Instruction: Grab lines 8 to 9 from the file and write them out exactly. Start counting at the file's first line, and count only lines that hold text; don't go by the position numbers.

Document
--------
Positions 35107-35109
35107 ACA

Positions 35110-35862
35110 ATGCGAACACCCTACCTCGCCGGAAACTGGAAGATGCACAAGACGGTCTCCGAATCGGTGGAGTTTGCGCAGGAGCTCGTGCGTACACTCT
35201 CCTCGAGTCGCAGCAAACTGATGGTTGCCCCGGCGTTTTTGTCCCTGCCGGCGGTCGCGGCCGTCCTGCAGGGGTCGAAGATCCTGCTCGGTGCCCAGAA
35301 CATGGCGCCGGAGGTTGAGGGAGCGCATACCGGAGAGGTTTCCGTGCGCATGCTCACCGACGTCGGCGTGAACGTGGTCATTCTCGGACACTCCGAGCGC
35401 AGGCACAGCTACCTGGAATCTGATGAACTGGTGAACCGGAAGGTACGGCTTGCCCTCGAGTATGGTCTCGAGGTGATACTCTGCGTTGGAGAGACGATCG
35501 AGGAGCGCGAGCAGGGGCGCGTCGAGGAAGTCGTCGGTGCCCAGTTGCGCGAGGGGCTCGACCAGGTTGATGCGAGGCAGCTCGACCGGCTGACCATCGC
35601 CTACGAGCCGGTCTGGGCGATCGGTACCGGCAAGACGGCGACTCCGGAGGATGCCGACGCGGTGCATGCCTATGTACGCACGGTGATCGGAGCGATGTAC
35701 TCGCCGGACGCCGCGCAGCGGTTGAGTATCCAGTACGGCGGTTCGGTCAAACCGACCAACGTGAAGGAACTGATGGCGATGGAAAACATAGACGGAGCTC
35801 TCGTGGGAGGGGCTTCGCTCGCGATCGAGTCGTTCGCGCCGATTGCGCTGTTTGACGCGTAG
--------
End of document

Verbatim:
35501 AGGAGCGCGAGCAGGGGCGCGTCGAGGAAGTCGTCGGTGCCCAGTTGCGCGAGGGGCTCGACCAGGTTGATGCGAGGCAGCTCGACCGGCTGACCATCGC
35601 CTACGAGCCGGTCTGGGCGATCGGTACCGGCAAGACGGCGACTCCGGAGGATGCCGACGCGGTGCATGCCTATGTACGCACGGTGATCGGAGCGATGTAC